Assetguard MVC transmits timely alerts of circuit breakers that either have failed or might be about to fail. This allows system operators to dispatch targeted maintenance teams before costly outages or damage occurs.


    Each Assetguard MVC unit can monitor up to 12 circuit breakers. For larger power systems, a master unit can host several slave units. A master-slave system can monitor up to 60 circuit breakers.


    The rugged housing for a central node unit integrates a power supply, data acquisition, fiber optic communication, data storage and a web server; as well as an external current transducer sensor. A combination of hardware and digital filters provide superior noise immunity performances.


    Assetguard MVC can be customized in many ways:

    • Optional SCADA integration, coils monitoring and channel redundancy
    • Custom digital inputs
    • Cutoff frequencies of digital filters can be configured for any environment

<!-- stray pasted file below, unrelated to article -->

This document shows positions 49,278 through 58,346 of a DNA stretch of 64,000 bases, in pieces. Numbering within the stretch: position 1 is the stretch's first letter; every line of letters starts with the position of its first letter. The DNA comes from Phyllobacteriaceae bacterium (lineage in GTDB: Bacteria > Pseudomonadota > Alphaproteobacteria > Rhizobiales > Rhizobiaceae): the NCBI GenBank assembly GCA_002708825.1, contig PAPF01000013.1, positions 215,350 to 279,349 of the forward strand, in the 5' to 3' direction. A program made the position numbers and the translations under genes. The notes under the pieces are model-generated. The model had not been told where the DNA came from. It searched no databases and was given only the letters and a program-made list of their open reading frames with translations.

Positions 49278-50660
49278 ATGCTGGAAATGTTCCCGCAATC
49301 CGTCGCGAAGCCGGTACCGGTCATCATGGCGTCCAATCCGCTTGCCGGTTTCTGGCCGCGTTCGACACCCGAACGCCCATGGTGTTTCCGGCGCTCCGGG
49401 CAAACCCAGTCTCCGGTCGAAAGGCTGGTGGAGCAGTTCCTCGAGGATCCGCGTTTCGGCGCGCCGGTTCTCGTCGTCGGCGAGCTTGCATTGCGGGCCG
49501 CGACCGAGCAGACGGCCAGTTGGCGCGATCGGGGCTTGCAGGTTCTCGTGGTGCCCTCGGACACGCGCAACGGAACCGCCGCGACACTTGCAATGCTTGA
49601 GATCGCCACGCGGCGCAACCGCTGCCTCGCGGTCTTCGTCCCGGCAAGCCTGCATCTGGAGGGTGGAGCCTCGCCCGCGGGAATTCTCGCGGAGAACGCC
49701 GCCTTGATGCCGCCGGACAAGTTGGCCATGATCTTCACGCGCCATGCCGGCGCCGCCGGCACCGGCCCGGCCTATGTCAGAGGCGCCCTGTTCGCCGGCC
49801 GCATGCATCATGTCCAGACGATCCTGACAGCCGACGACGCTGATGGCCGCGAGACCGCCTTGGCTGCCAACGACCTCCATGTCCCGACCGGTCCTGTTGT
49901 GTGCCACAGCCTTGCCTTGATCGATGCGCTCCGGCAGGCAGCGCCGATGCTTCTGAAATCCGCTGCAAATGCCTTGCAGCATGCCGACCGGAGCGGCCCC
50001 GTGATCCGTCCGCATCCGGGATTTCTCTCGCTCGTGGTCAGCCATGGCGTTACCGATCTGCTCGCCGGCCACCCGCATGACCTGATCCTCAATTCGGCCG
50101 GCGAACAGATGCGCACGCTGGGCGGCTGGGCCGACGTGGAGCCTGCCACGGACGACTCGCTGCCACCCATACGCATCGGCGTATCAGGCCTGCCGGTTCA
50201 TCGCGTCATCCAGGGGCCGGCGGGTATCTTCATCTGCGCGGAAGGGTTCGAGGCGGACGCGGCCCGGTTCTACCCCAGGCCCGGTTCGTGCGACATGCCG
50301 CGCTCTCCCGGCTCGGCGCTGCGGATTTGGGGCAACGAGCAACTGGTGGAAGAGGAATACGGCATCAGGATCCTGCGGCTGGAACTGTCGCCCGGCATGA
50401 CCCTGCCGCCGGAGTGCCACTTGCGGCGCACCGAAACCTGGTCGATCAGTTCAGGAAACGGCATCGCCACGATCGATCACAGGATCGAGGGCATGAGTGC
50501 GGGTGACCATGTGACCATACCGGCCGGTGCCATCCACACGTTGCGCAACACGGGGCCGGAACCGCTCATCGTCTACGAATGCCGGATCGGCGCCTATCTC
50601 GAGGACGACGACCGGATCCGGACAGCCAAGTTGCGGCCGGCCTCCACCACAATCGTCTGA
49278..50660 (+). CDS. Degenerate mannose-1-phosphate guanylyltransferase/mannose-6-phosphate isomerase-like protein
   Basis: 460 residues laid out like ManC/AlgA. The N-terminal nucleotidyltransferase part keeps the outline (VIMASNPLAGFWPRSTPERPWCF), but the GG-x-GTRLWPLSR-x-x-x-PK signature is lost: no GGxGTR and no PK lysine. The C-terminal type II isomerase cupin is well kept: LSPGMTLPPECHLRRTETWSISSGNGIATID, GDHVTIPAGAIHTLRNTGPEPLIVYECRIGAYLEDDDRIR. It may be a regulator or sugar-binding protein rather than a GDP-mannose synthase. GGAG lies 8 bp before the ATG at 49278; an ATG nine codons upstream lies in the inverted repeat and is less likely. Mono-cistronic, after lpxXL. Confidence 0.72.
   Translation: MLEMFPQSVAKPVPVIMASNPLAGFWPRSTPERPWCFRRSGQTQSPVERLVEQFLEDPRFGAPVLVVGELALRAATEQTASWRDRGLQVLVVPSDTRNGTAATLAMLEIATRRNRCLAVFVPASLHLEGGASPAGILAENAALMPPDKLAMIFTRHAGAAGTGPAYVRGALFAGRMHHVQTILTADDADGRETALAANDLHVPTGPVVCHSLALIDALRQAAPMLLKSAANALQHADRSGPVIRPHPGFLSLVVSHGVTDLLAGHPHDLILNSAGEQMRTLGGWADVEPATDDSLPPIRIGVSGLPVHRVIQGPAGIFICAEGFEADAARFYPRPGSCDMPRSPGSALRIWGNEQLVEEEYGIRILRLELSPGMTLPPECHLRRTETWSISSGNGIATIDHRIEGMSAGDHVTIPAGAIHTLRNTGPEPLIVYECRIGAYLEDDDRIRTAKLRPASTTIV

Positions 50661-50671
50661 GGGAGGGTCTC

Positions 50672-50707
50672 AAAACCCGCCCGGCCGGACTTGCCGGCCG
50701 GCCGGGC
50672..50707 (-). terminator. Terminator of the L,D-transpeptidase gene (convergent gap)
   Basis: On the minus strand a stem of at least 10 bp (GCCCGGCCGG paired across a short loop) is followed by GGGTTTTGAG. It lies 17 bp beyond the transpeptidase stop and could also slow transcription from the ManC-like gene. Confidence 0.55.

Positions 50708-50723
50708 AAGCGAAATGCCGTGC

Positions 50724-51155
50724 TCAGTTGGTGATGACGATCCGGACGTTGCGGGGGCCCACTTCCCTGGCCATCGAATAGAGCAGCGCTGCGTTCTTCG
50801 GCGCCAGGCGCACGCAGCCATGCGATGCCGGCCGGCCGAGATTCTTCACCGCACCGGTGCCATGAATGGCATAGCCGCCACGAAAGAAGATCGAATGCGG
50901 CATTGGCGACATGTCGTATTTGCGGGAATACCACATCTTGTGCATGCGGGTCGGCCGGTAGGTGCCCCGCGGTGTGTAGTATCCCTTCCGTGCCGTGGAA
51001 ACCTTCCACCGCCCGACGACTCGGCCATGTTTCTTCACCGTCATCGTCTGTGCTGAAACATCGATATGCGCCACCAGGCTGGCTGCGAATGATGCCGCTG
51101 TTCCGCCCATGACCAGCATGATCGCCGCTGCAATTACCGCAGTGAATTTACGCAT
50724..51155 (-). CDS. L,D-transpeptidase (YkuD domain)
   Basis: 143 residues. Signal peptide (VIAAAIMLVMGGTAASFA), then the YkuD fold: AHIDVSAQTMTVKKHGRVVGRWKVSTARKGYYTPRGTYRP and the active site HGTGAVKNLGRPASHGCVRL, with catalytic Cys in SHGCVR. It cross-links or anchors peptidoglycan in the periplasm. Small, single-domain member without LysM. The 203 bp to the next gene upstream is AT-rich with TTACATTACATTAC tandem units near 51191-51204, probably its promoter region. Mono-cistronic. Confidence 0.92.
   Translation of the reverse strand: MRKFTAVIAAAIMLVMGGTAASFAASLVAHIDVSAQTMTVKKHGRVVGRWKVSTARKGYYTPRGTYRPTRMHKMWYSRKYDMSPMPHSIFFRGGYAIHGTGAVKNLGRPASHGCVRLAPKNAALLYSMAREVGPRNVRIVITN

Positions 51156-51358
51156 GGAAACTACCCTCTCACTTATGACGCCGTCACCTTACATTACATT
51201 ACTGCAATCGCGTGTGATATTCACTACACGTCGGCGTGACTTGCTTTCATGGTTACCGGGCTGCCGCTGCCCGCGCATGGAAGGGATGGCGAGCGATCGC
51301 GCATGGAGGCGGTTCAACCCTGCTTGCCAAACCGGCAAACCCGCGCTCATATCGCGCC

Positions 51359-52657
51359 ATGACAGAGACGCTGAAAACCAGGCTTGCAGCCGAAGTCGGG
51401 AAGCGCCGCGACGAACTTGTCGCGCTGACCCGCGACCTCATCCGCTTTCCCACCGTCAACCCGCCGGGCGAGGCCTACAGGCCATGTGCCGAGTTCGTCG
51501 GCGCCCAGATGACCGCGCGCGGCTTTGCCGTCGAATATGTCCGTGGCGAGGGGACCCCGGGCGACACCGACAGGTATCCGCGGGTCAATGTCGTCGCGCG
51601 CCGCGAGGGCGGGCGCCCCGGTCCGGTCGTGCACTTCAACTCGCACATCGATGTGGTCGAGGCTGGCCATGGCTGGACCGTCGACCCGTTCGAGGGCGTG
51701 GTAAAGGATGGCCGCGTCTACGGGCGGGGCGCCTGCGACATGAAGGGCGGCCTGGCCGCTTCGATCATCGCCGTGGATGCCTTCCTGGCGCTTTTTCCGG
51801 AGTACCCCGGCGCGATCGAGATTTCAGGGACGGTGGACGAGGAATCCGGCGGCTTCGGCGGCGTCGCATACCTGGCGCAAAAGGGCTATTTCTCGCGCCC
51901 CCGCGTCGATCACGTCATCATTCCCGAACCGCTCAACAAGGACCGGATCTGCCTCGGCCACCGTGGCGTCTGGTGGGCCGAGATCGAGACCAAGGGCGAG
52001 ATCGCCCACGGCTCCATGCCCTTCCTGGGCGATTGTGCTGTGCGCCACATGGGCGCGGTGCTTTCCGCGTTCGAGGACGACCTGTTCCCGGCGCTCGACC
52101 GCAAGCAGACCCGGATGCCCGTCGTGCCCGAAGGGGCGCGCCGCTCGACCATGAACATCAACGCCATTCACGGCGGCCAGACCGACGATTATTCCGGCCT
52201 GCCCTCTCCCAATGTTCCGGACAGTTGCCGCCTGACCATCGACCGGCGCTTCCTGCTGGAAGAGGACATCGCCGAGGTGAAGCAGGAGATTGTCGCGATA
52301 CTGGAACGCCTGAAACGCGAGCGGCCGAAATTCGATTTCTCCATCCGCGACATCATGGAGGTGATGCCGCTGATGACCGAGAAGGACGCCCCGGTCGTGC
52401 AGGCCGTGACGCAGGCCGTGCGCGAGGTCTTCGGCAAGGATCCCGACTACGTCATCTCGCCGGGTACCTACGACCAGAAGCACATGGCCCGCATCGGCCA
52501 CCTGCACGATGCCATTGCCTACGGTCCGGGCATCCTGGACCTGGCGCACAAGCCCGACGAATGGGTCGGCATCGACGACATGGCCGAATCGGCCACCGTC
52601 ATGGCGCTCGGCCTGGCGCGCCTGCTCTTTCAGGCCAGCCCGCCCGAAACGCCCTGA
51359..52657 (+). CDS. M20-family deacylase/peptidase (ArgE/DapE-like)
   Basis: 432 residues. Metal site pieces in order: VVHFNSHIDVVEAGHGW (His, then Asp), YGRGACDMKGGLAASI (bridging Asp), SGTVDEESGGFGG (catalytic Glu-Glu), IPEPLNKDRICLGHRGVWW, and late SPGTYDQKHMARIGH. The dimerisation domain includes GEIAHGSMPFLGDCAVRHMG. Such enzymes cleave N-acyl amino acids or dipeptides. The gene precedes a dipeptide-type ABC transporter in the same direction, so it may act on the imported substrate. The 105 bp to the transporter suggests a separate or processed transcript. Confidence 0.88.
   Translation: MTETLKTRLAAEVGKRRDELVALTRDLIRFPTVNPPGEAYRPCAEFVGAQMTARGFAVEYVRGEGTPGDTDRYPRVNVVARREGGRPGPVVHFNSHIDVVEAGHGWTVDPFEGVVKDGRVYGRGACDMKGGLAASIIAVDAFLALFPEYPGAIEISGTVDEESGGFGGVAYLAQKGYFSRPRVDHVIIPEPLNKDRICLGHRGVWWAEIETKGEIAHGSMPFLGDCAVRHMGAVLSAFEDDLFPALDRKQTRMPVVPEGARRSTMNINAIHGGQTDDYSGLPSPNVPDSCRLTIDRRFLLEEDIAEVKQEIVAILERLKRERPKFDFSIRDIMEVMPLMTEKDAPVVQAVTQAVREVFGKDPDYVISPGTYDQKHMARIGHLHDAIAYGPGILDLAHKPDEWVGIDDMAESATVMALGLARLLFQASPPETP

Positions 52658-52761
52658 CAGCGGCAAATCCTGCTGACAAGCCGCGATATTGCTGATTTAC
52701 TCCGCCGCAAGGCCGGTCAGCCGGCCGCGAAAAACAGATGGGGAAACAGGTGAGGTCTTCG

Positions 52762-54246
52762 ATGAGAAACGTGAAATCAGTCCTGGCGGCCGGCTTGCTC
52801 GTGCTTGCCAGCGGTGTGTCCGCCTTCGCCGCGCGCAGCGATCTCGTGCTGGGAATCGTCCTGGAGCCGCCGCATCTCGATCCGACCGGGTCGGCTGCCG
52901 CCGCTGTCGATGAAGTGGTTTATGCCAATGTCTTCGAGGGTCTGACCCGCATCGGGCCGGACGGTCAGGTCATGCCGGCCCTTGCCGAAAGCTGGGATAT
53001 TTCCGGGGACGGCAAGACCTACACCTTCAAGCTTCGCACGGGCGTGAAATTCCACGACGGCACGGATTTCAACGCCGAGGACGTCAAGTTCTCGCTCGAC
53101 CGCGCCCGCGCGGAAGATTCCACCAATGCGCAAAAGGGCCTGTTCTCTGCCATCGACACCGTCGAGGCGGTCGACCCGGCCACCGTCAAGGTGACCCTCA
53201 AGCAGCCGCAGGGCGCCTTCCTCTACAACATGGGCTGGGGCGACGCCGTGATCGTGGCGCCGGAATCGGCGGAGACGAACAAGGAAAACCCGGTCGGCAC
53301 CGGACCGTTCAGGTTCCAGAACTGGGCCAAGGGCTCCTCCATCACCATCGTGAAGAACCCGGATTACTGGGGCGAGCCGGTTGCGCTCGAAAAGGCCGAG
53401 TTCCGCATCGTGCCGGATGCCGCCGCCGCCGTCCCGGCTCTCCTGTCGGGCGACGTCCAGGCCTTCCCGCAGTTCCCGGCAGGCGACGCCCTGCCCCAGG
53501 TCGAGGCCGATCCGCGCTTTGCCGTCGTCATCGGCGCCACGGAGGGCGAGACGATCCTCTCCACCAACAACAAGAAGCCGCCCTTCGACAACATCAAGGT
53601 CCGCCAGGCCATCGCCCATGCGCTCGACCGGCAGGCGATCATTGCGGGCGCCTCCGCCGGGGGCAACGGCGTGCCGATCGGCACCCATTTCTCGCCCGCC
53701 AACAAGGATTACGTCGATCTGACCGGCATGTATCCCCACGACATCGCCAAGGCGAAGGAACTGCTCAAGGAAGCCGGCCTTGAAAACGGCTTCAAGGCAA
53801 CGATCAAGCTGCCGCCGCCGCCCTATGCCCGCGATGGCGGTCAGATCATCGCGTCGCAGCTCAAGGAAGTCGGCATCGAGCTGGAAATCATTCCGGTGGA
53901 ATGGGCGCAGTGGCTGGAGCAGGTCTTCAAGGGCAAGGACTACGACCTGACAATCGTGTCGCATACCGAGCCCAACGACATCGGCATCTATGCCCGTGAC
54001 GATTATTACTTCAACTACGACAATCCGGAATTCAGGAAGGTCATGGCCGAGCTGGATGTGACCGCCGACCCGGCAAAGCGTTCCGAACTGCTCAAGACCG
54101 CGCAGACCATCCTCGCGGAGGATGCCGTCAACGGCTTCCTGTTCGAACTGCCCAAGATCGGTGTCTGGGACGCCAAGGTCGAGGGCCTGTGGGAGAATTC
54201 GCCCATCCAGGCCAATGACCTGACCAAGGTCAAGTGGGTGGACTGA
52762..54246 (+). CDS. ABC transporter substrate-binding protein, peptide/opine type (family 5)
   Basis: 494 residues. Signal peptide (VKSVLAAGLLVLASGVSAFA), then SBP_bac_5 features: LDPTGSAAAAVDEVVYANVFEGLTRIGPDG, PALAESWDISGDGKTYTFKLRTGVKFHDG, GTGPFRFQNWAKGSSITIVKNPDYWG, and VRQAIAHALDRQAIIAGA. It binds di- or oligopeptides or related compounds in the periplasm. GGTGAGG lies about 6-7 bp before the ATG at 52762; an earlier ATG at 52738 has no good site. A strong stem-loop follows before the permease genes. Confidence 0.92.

• Optional external sensors can be integrated in the system to monitor humidity or temperature, SF6 gas and key transformer conditions
    • Basic transformer condition monitoring can be easily integrated: Single-Gas DGA (H2), IEC Thermal Estimation and DGA sensor SITRAM H2Guard single-gas
    • Extended Assetguard MVC offers additional software functionalities, such as coil current waveforms history, and plotter with zoom.
    • Data acquisitions can be instantly exported in spreadsheet format.

    Siemens provides design, installation and commissioning of Assetguard MVC at the substation.


    We also offer:

    • Customer support
    • Expert analysis of monitoring data
    • On-site training in Assetguard MVC operation and maintenance


    Learn more about Assetguard MVC from Siemens Customer Services.


    Questions, please comment below or contact us to get directly in touch with our experts.


    Subscribe to the Energy Management Services Newsletter.


  • Harald Mayer 29/03/2017

    SVEPPI Prüflabor: Die Testumgebung für Anlagen der Übertragungs- und Verteiltechnik

    Anlagen der Energietechnik sind beträchtlichem Verschleiß und Abnutzung ausgesetzt – deshalb müssen sie robust genug sein um extreme klimatische Bedingungen und Wettereinflüsse, aber auch Veränderungen der Lastflüsse auszugleichen. Die gründliche Prüfung von Anlagen und Komponenten ist entscheidend für die Sicherstellung von Widerstandsfähigkeit und Verfügbarkeit dieser Anlagen.